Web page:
Wednesday’s railroading of HR 1109 was met with indignation by Filipinos, many of whom took to the streets despite the rain to denounce the legislators who approved the resolution. Several groups critical of the Arroyo regime also met yesterday to plan their moves in the days ahead. A number of protest rallies have been scheduled beginning Thursday.
By ALEXANDER MARTIN REMOLLINO
MANILA — Last night’s railroading of House Resolution No. 1109, which allows Congress to convene into a constituent assembly to propose amendments to the Constitution, has made possible a free-for-all for all sorts of changes to the country’s fundamental law.
HR 1109 seeks to convene House of Representatives “for the purpose of proposing amendments to, or revision of the Constitution upon a vote of three-fourths of all its members and that upon its being convened shall adopt its rules of procedures that shall govern its proceeding.”
It does not specify what amendments are to be introduced.
Many fear that the passage of HR 1109 was just the first step to amend the Constitution to give President Gloria Macapagal-Arroyo the opportunity to reign longer.
The railroading was met with indignation by Filipinos, many of whom took to the streets on Wednesday despite the rain to denounce the legislators who approved HR 1109. Several groups critical of the Arroyo regime also met yesterday to plan their moves in the days ahead. A number of protest rallies have been scheduled beginning Thursday.
“The problem with HR 1109 is that because it says nothing, it says everything,” said Bayan Muna (People First) Rep. Neri Javier Colmenares in an interview with Bulatlat.
“Speaker Prospero Nograles’s HR 737 at least specifies that its proposed amendments are limited to the economic provisions,” Colmenares pointed out. “With HR 1109, you can’t tell what the intention really is.”
Aside from the easing of restrictions on foreign investments, allies of President Gloria Macapagal-Arroyo have also been pushing for either an extension of her term or a shift in the form of government, from presidential to parliamentary.
Several opposition legislators have alleged that the vote on Wednesday was made on orders of Malacanang and that, allegedly, money exchanged hands between the administration and its congressional allies.
In a hearing of the House committee on constitutional amendments last May 12, La Union Rep. Victor Ortega said that once the shift from presidential to parliamentary government is effected under an amended Constitution, nothing can prevent anyone from running for prime minister. “Should we become parliamentary, President Gloria can run in her district, (former) president (Joseph Estrada) can run in San Juan, (former) president Cory (Aquino) in Tarlac and former president (Fidel) Ramos in Pangasinan.”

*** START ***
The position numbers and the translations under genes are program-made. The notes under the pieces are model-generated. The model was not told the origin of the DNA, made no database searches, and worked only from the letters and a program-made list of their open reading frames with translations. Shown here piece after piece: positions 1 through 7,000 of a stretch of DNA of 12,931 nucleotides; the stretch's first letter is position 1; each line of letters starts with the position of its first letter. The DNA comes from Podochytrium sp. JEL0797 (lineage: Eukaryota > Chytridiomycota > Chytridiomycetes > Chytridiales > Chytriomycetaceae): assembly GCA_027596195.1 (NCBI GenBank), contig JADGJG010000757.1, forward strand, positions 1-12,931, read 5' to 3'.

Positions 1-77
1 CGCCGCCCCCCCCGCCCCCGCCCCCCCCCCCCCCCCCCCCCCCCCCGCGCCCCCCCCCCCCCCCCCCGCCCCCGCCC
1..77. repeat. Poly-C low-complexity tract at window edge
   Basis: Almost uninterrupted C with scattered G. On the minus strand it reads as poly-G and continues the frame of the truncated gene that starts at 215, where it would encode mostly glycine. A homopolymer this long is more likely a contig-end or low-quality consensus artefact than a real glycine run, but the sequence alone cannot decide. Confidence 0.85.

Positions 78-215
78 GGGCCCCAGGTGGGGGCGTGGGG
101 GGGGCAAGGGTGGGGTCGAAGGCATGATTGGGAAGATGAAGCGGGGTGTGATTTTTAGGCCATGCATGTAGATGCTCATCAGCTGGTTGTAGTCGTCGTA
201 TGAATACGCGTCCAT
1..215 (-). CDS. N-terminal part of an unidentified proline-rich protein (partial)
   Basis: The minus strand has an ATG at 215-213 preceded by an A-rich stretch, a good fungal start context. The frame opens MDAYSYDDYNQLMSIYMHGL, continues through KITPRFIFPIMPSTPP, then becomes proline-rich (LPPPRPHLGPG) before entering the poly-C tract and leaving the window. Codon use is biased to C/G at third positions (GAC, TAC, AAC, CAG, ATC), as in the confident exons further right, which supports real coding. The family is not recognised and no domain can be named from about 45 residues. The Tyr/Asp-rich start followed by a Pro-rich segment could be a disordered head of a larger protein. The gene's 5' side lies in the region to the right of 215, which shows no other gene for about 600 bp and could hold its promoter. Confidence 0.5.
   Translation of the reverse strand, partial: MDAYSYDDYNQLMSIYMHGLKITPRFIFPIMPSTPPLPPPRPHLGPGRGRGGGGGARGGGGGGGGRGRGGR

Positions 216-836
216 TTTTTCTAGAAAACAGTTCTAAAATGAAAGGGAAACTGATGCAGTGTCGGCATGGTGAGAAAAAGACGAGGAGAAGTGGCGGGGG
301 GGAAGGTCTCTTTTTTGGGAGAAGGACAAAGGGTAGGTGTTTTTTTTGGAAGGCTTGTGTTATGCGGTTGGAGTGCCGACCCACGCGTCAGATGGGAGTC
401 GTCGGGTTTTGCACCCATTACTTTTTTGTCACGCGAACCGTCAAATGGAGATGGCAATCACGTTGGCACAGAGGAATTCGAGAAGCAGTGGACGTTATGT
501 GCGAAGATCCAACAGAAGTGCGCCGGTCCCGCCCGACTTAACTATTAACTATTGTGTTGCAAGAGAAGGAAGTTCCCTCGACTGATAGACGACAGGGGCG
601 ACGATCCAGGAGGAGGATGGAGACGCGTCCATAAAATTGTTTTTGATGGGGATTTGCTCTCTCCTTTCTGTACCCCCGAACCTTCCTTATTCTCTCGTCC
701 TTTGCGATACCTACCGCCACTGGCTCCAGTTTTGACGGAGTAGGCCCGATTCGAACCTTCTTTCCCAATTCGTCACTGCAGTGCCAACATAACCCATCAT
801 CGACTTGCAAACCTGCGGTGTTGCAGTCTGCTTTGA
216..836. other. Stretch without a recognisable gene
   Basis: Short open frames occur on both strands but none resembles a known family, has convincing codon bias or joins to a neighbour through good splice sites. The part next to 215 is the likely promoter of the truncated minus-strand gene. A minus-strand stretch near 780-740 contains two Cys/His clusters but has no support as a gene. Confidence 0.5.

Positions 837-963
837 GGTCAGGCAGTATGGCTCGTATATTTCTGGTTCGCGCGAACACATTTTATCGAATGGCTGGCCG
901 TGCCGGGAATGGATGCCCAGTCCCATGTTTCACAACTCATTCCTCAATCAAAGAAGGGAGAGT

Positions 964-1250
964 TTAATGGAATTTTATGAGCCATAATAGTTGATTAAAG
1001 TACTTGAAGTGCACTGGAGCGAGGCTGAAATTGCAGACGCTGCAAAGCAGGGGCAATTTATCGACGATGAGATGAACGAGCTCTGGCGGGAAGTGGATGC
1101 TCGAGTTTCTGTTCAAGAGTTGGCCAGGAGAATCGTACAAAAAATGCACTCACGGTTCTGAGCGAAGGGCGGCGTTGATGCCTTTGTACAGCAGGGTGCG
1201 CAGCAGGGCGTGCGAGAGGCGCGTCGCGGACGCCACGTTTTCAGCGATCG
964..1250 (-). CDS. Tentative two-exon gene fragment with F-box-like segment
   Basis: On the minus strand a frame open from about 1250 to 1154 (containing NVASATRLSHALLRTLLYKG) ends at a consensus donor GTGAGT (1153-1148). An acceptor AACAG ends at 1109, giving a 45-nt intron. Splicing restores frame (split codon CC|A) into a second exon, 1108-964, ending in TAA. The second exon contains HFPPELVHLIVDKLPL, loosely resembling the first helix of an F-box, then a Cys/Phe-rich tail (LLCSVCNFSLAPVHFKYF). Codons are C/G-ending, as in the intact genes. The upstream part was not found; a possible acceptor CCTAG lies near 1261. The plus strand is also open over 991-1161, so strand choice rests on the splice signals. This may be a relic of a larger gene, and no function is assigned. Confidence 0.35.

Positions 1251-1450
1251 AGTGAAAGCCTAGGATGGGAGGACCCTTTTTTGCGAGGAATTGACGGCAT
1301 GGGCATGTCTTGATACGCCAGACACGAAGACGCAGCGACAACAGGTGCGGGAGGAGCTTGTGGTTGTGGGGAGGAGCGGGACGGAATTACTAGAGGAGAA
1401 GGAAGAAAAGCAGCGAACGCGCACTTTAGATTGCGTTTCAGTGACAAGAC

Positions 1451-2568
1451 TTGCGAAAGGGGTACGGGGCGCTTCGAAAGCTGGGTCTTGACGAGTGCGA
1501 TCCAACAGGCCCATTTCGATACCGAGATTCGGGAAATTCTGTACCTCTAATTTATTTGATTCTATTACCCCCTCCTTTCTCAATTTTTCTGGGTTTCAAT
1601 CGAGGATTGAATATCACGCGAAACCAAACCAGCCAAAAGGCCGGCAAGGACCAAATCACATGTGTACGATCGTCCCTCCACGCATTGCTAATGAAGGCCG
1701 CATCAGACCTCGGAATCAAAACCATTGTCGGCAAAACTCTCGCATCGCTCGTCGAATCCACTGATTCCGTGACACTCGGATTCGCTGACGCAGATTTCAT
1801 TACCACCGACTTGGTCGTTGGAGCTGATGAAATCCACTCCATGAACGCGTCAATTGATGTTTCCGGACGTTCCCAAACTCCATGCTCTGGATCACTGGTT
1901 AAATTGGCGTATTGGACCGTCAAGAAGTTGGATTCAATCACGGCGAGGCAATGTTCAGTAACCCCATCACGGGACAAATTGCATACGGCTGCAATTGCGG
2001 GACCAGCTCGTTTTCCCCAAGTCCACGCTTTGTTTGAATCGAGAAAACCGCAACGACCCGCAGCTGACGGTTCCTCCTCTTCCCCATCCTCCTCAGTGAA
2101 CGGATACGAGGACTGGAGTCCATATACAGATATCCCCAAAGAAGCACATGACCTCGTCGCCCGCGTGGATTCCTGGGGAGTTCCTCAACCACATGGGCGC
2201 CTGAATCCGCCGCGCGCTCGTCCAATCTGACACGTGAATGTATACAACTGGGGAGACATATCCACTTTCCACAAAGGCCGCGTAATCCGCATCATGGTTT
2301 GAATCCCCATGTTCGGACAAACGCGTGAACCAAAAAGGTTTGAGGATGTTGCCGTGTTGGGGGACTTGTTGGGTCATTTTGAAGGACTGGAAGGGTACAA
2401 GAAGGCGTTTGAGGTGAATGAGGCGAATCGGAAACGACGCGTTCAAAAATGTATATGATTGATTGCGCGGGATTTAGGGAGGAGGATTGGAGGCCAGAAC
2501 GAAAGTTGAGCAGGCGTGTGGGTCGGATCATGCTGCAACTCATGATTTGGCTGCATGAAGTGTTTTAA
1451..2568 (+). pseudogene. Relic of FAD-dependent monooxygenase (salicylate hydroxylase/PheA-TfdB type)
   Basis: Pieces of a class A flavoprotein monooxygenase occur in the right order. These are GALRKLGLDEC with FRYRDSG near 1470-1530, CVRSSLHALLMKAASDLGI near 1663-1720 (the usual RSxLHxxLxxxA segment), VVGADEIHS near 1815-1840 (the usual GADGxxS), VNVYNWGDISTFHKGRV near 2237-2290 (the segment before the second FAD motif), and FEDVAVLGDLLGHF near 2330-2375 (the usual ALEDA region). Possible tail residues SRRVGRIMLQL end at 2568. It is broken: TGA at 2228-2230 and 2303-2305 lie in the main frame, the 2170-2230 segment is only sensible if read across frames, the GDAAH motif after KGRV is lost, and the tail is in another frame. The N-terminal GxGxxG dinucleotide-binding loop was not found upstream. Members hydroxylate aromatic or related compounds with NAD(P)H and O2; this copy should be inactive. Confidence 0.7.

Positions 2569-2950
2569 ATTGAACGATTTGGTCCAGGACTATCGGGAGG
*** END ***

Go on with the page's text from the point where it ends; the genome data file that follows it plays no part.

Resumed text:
There have been several campaigns lately advocating for a shift to a parliamentary form of government. Last May 27, a pro-Arroyo group calling itself Mahal Ko Bayan Ko placed paid advertisements in two major dailies calling for a shift to a parliamentary system.
“We firmly believe the time to shift to parliamentary form of government is now,” the group said in its advertisements. “The present Administration’s term is coming to an end. If we do not change to parliamentary form of government now, it will never be done and we will remain doomed with the presidential form and all its flaws forever.”
Arroyo’s term expires next year. Under the present Constitution, the president is not allowed to run for reelection.
Taken in the context to perpetuate Arroyo in power, Colmenares said the events last night take on a sinister form. There is nothing to stop the constituent assembly from introducing whatever amendments it pleases, he said.
Fr. Joaquin Bernas, dean emeritus of the Ateneo de Manila University law school and one of those who framed the 1987 Constitution, decried what he believed was a violation of the Constitution. “They are toying with the Constitution. They have been fooling the people,” Bernas was quoted as saying by gmanews.tv. He said Filipinos should be outraged by the passage of HR 1109.
Senator Aquilino Pimentel Jr., in a statement, said any resolution without the participation of the Senate “is the dying gasp of a terminally ill House that wishes to bring the nation to the brink of upheaval.” Other senators have lambasted as well the resolution.
Meanwhile, Ibon Foundation’s research head Sonny Africa said the railroading of HR 1109 could bring about greater political instability.
“Last night’s railroading by Arroyo allies sets the stage for heightened political instability because it confirms Arroyo’s unrelenting effort to remain in power,” Africa said in a separate interview.
“The tipping point leading to rapidly accelerating outrage and protest will likely be reached once it becomes clear that the 2010 elections and the desired removal of Arroyo from power won’t be taking place after all,” Africa said.